Thats intresting. Yes it's true that RPM isn't necessarly related to MPG. An engine should operate within it's comfortable RPM range for best MPG. For example, some engines will run at 4,000 RPM and get what some get at 2,000 RPM. Even though the fuel is injected more frequently at a higher RPM, a less amount of gas is injected due to a lower workload on the engine [as in not lugging it out where theres no power].
BUT, some engines that like low RPMs need to stay at low RPMs for best MPG. If all the powers down low, it's wasteful to rap it out and it works it without no power and more frequent gas injections. But yea depends on the engine.
I personally don't care a lot about HP. Torque is raw force, HP is just the force combined with speed. Think about it like this. A guy doing a bench press. Lets say he can bench 200 pounds. He can push 200 pounds up in say 4 seconds. Now say another guy can do 100 pounds but in 2 seconds. They's exerting the same amount of force essentially.
Or 2 football players. One guy is 300 pounds, one is 150 pounds. The 300 pound guy can run a top speed of 6 MPH. The 150 pound guy can run 12 MPH. If they run they fastest into each other, it's the same force. They would take equal hits force wise. Thats why a little guy can knock a big guy down with the right speed and technique.
Or more relevent to motorcycles. Lets use bicycles. Ok think of 2 guys. A toned, racing bicyclist, and a big strong powerlifter. Both has the same exact bicycle and the same exact gearing. In a race, the pro bicyclist will probly win. The strong guy can probly exert 400-800 pounds to the pedals. He may even win off the line. But the pro will win performance wise for the most part. Now, put a 1 horse trailer with a horse inside behind the bike. I bet the pro will barley be able to pull it, the strong guy much easier.
Also, lest say they bicycles is tied to a wall. The strong guy can stand and put all his force to the pedals, as well as the racer. He is still putting down torque. It don't need any RPM. Torque is raw force. HP is RPMs. The racer may make more HP by pedaling faster even with less force.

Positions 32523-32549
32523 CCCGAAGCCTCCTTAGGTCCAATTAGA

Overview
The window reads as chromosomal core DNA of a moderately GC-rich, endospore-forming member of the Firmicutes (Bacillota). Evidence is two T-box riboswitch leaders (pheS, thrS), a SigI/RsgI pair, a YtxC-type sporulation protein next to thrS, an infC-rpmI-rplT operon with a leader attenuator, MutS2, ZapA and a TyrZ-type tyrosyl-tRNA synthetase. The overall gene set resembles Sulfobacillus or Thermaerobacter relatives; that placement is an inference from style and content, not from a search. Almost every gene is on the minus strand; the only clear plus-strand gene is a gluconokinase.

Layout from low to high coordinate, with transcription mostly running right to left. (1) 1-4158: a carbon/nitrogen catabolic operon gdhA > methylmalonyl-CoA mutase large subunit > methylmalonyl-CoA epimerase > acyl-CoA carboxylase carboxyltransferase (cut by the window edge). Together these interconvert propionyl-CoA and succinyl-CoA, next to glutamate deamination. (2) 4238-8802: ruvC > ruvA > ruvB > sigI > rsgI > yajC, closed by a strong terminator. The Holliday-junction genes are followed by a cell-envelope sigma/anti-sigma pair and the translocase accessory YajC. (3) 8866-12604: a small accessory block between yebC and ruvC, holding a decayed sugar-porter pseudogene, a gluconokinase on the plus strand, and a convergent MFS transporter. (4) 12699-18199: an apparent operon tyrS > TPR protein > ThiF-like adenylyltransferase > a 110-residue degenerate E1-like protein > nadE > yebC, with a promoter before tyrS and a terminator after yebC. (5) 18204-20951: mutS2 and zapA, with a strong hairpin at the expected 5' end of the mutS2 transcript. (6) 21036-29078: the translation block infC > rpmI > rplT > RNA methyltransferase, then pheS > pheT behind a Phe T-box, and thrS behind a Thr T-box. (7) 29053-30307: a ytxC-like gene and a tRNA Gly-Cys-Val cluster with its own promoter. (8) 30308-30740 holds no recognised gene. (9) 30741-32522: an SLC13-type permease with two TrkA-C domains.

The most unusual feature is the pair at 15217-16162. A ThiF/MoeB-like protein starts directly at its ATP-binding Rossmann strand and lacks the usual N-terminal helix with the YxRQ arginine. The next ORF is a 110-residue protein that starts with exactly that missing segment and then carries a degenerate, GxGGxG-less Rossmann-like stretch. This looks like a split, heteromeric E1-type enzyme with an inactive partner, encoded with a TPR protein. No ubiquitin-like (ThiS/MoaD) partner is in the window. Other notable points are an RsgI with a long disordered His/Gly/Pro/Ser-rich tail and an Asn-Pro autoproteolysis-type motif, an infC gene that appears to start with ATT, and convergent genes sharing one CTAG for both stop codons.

Related, but not the same. I have a Dodge Ram 3500 Cummins diesel. A BMW sportscar will smoke it in a race. It has more HP. But lets see it pull 25,000 pounds of round hay bales at 70 MPH up a steep grade! My diesel has a redline of just 3,375 RPM or so. It makes all it's power from only 1,600 RPM and up. It only has 230 or so HP, but it has gobs or torque, something like 460 ft/lbs@1600.
Its not just torque, its RPM. A Harley is pretty slow vs even a small Japanese inline four. But going up a huge steep highway grade, with a big fat passenger, saddle bags and rear trunk full to the max, on a super windy day at 70+ MPH, the torque is what makes it barley even necessary to downshift. That four will struggle and need to get closer to the redline, the H-D will hardly brake a sweat. But in a drag race the Harley is laughable, a Ninja 250 will compete with it, but that Ninja won't run up that hill like that all relaxed at 2,800 RPM.
A H-D will get 46 MPG or so at 2,900 RPM just like a Japanese will get the same at 4,000 RPM. Its all about what its designed to do.